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Back in the Saddle in Music City
Grief, democracy, and an Oct. 24 book talk in Charlestown, SC
Grief, I have come to understand this summer and fall, does indeed affect motivation and productivity. So does geographic dislocation two thousand miles across the country from San Francisco to Nashville, especially when the files and books I consult when writing are in disparate boxes in more than one location.
All the while, in a purposeful respite after several years of intense work on articles and books, I have been indulging in travel to see friends.
“The bird has a nest, the spider a web, and man friendship,” William Blake wrote in his 1790s collection of prose and poems Marriage of Heaven and Hell.
More than once I have quoted this line from Blake in a toast to a friend. It’s a deep truth lodged in my mind and marrow.
Roman philosopher Seneca perhaps said it even better in the 1st century AD. In one series of letters compiled under the name Letters to a Stoic, he underscored two springs of health and well-being. One is philosophical self-contemplation, and the other friendship.
During hard times, philosophy was always Seneca’s first consolation and, after this, the “intimate bond” of friendship.
“There is nothing, my good Lucilius,” Seneca wrote to a young friend, “quite like the devotion of one’s friends for supporting one in illness and restoring one to health.”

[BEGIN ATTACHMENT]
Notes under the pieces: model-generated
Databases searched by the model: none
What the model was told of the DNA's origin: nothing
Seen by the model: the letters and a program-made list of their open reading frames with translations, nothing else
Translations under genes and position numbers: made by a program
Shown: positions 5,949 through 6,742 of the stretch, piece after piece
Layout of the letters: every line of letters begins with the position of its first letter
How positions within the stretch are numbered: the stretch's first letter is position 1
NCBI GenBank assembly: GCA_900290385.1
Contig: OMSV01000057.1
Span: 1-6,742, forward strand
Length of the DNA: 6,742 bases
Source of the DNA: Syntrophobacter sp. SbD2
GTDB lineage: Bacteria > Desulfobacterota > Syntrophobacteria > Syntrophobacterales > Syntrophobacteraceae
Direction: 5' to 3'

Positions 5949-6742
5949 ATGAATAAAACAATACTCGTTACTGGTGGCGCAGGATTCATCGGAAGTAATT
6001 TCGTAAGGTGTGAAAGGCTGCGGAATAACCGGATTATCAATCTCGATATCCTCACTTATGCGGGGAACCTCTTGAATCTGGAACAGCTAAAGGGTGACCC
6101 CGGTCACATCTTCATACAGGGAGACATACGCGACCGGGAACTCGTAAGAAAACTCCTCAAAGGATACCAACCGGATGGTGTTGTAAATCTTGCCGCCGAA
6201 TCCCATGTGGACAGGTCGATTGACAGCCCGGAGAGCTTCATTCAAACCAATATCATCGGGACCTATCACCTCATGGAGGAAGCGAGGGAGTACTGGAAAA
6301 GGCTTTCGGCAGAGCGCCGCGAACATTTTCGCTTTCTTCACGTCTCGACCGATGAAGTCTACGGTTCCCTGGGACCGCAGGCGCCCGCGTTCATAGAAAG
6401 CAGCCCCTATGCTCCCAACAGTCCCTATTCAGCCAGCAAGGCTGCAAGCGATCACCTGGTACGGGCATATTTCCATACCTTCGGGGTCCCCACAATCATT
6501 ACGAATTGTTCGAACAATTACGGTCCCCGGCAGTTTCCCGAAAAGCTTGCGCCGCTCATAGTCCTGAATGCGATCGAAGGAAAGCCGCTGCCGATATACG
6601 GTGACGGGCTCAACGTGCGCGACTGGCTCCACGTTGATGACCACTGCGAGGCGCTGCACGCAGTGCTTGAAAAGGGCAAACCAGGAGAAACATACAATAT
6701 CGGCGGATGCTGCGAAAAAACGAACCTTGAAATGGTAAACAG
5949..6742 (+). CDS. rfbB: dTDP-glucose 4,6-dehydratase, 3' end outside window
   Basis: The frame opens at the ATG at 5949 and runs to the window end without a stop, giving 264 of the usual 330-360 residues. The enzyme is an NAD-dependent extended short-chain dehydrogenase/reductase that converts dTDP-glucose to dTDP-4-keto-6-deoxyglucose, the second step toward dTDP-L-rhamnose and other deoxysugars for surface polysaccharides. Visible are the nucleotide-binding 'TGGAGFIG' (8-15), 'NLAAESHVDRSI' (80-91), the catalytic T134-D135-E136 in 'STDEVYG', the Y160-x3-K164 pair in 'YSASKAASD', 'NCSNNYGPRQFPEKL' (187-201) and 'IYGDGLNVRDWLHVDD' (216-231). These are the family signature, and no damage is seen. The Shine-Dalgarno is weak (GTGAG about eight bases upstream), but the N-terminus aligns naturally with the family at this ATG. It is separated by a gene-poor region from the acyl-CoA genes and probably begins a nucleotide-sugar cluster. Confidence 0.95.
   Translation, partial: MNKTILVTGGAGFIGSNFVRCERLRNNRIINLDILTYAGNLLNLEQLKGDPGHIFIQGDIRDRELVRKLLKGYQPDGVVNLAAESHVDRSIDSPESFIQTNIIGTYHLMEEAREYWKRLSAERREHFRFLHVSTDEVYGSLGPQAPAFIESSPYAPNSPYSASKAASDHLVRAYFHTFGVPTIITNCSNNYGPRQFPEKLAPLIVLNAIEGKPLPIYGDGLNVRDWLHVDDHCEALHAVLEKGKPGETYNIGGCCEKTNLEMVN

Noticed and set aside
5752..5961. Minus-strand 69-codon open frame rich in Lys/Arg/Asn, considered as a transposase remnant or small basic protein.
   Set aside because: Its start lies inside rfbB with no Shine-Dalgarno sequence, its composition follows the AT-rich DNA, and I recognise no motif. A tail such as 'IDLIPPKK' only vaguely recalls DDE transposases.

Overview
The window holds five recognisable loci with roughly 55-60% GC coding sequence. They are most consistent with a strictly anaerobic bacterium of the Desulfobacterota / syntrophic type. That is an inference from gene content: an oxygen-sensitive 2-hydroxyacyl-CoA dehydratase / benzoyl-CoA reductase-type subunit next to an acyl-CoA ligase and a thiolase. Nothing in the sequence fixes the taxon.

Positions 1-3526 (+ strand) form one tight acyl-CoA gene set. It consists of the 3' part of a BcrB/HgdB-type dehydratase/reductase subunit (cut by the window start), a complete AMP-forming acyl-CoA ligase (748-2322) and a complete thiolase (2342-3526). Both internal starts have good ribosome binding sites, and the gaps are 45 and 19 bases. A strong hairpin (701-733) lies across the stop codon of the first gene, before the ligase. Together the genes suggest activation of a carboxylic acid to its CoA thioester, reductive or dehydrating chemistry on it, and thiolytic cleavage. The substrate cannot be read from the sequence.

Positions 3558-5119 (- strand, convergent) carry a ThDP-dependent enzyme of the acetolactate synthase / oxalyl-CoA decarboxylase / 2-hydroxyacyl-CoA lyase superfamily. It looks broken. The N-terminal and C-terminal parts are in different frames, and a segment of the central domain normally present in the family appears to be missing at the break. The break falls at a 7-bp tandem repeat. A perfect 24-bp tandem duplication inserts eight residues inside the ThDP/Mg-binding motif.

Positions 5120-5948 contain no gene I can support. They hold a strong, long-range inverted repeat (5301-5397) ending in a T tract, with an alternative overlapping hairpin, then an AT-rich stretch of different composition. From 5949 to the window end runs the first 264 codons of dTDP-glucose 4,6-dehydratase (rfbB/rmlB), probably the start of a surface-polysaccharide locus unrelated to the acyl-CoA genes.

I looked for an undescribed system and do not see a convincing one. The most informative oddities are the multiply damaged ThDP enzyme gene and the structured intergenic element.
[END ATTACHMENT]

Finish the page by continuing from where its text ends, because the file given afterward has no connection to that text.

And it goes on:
There is also romantic friendship. In the collection of letters, Seneca does not address this aspect of life, but he did later marry a woman named Pompeia Paulina.
I, of course, am not the only one grieving. One friend was recently diagnosed with lung cancer. Another is under treatment for pancreatic cancer. And, collectively, we are all suffering the heartbreak of two wars (Ukraine and Israel/Gaza) as well as the loss of a sense of security in our own democracy.
It goes without saying that my personal grief over divorce and relocation pales in comparison to the tragedies and excruciating losses being experienced by those directly affected by the wars in Ukraine and Israel/Gaza. They need the comfort of friends, family, and God herself.
To cope with my own minor hardships and willies about the United States’ political future, I keep pressing forward in two trusted realms: meaningful relationships and meaningful work. These are the twin balmy winds that fill my sails.
On the work front, my hiatus is winding down.
Nick Zeppos and I are finalizing the syllabus for our spring course at Vanderbilt entitled “How American Democracy Thrives…or Dies.”
The topic of the first class is “What is Democracy?“ By coincidence, one week after Nick and I chose this title for the class, the host of the Dissenter Podcast asked me precisely the same question: What is democracy?
I believe, in fact, that we Americans do not sufficiently understand what democracy is, and this deficit of understanding is one reason we are suffering the ravages of demagogues, demagoguery, and creeping authoritarianism. Therefore, here on American Commonwealth, I will explore this crucial question—what is democracy?—in more than one essay.
Starting this upcoming week, I am also beginning a six-part essay series for the John Adams Institute in Amsterdam that will run in November and December. These essays will summarize the main findings of my book Disunion Among Ourselves.
If you want to read a free cliff notes version of the book, stay tuned, because I will be sharing those essays here as well.
Finally, on Tuesday, October 24, I’ll be giving a book talk on Disunion Among Ourselves at the Charleston Library Society. In case you find yourself in Charleston, drop by. If you know Charlestonians who might be interested, let them know.
As always, thanks for reading.